In the weeks following the UK’s referendum vote to leave the EU, the New York Times suggested that London’s days as the pre-eminent global financial capital were numbered, and wondered which city would be the best candidate to take on the mantle. The newspaper ranked Amsterdam as the city best placed to take advantage of the opportunity posed by Brexit, and ranked Dublin in fourth place, behind Frankfurt and Vienna. But though we scored highly on the New York Times’ “best place to relocate” charts (let’s face it, that’s a lot better than we’ve done in recent Eurovision song contests), can we punch above our weight and aspire to being a global financial hub?

“Yes, I believe we can,” says Mary Mitchell O’Connor. “The global companies that have chosen Dublin as their European home are testament to that. We must be constantly scanning the horizon to see what competitor cities and locations are offering and ensure that Dublin matches and exceeds these.”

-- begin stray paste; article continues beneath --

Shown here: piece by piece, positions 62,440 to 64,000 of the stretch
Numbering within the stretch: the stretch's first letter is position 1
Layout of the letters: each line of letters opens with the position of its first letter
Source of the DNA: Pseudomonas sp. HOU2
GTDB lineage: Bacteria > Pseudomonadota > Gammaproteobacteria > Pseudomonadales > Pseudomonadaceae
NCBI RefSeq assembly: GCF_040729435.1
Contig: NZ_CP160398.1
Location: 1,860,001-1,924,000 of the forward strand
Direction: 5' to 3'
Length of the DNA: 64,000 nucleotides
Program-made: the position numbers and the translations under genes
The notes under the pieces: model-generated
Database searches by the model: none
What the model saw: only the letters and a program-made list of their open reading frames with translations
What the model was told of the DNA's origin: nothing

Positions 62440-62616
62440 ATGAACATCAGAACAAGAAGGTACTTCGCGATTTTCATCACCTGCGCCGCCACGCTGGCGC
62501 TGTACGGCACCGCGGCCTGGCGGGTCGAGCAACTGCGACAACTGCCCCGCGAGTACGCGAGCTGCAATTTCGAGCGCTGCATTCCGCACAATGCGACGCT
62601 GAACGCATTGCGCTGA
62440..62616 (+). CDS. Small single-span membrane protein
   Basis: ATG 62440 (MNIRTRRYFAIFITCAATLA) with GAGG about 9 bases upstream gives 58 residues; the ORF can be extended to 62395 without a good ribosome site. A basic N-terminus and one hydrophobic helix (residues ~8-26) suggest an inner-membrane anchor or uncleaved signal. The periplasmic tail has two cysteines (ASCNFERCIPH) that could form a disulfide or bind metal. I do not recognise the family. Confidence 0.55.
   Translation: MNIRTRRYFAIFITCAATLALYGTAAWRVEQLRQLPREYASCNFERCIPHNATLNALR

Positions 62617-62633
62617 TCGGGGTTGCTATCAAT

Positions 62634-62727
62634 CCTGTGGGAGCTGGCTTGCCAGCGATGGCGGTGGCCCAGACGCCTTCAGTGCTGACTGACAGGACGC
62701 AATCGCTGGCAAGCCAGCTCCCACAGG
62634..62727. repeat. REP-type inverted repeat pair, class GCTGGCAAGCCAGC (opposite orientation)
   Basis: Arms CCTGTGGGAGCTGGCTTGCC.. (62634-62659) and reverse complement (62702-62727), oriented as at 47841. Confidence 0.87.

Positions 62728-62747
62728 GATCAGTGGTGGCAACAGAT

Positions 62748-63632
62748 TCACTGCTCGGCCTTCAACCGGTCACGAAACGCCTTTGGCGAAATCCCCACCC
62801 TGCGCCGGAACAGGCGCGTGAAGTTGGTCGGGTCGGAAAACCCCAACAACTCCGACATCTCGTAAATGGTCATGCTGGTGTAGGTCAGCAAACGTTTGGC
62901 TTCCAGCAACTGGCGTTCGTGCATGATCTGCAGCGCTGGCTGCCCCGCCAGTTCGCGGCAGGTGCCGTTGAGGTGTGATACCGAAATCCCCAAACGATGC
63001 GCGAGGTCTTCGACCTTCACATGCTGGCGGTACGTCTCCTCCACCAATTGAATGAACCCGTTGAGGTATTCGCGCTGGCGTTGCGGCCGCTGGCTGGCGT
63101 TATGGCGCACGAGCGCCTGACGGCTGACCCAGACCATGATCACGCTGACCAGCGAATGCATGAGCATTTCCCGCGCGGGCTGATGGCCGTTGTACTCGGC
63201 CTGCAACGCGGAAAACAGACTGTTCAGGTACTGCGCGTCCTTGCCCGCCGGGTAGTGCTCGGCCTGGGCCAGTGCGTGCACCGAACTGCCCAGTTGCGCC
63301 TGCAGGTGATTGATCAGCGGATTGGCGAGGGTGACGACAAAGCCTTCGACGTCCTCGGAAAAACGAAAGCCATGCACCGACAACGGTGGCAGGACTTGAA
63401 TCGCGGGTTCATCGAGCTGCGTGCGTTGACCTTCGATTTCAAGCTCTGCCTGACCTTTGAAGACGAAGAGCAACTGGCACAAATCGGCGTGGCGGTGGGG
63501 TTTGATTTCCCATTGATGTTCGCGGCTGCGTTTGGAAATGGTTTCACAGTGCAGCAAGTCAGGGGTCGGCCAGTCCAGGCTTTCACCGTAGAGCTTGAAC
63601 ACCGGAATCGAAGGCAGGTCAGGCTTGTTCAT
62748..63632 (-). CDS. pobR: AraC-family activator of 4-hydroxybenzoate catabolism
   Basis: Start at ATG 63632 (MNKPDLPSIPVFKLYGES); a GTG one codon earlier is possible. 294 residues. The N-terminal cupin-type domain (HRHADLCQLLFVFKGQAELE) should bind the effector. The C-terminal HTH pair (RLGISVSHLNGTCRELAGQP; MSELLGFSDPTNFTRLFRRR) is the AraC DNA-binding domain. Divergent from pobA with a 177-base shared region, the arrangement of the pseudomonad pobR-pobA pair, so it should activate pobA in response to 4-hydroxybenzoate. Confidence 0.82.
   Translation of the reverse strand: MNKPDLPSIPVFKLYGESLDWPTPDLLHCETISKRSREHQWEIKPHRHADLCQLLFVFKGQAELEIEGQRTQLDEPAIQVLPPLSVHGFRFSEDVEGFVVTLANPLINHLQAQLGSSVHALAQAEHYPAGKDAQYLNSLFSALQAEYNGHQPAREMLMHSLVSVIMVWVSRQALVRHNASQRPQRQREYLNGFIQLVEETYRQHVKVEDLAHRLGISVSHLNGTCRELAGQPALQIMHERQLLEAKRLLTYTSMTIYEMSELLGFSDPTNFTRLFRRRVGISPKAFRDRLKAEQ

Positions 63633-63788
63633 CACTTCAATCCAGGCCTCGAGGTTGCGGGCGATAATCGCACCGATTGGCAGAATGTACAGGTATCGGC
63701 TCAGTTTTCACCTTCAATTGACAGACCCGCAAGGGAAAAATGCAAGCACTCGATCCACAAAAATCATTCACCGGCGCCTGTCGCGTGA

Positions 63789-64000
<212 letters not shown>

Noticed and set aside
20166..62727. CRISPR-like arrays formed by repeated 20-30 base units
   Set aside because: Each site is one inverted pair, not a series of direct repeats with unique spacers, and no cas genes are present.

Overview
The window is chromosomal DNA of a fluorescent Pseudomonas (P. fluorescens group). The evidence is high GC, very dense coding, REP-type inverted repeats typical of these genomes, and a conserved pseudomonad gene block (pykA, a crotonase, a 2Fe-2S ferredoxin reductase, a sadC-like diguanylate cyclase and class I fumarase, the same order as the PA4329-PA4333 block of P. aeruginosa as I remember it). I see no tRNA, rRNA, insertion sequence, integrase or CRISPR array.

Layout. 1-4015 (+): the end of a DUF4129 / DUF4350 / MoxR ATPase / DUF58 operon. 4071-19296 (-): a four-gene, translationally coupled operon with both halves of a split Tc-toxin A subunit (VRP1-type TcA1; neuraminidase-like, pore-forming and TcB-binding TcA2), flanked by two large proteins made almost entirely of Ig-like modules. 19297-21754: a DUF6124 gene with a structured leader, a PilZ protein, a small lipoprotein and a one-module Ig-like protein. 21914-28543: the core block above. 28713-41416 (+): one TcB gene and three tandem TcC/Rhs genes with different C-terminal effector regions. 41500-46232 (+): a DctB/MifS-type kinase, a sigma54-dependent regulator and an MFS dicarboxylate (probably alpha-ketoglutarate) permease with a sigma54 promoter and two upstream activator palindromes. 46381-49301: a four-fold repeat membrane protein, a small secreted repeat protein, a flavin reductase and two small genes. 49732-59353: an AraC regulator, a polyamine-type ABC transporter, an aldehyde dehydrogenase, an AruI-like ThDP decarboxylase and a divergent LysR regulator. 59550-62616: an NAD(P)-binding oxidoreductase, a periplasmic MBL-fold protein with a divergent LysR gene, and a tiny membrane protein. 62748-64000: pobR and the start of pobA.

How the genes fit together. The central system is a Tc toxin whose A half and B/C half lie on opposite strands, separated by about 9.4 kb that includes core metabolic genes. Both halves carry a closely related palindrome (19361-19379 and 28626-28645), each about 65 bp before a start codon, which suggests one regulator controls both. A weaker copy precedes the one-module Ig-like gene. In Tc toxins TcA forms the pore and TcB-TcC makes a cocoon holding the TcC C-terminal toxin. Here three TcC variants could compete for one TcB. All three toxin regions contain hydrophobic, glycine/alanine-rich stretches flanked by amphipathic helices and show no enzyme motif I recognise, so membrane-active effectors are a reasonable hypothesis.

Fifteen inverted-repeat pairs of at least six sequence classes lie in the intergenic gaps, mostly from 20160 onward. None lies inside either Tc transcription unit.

“Ireland is already very successful for its size in terms of financial activities,” says Mary Buckley. “Not just in Dublin – there’s a lot of financial services activities around the country: Northern Trust in Limerick; there’s State Street in Kilkenny; Fidelity Investments in Galway. So it’s not just Dublin, but that front-office activity is very much conducted from the IFSC, which was established in the late 1980s, and is very successful, and continues to be so. There are about 35,000 employed in the IFSC alone. And we have the potential to win more business.”

One of the sectors facing a big challenge in the wake of Brexit is retail, which has already suffered major body blows from recession, high rents and rates, and the unstoppable growth of online shopping. Add to that the devaluation of sterling, which will impact on Irish retail sales, and the prospect of fewer Britons making the trip across the Irish Sea to flash the cash.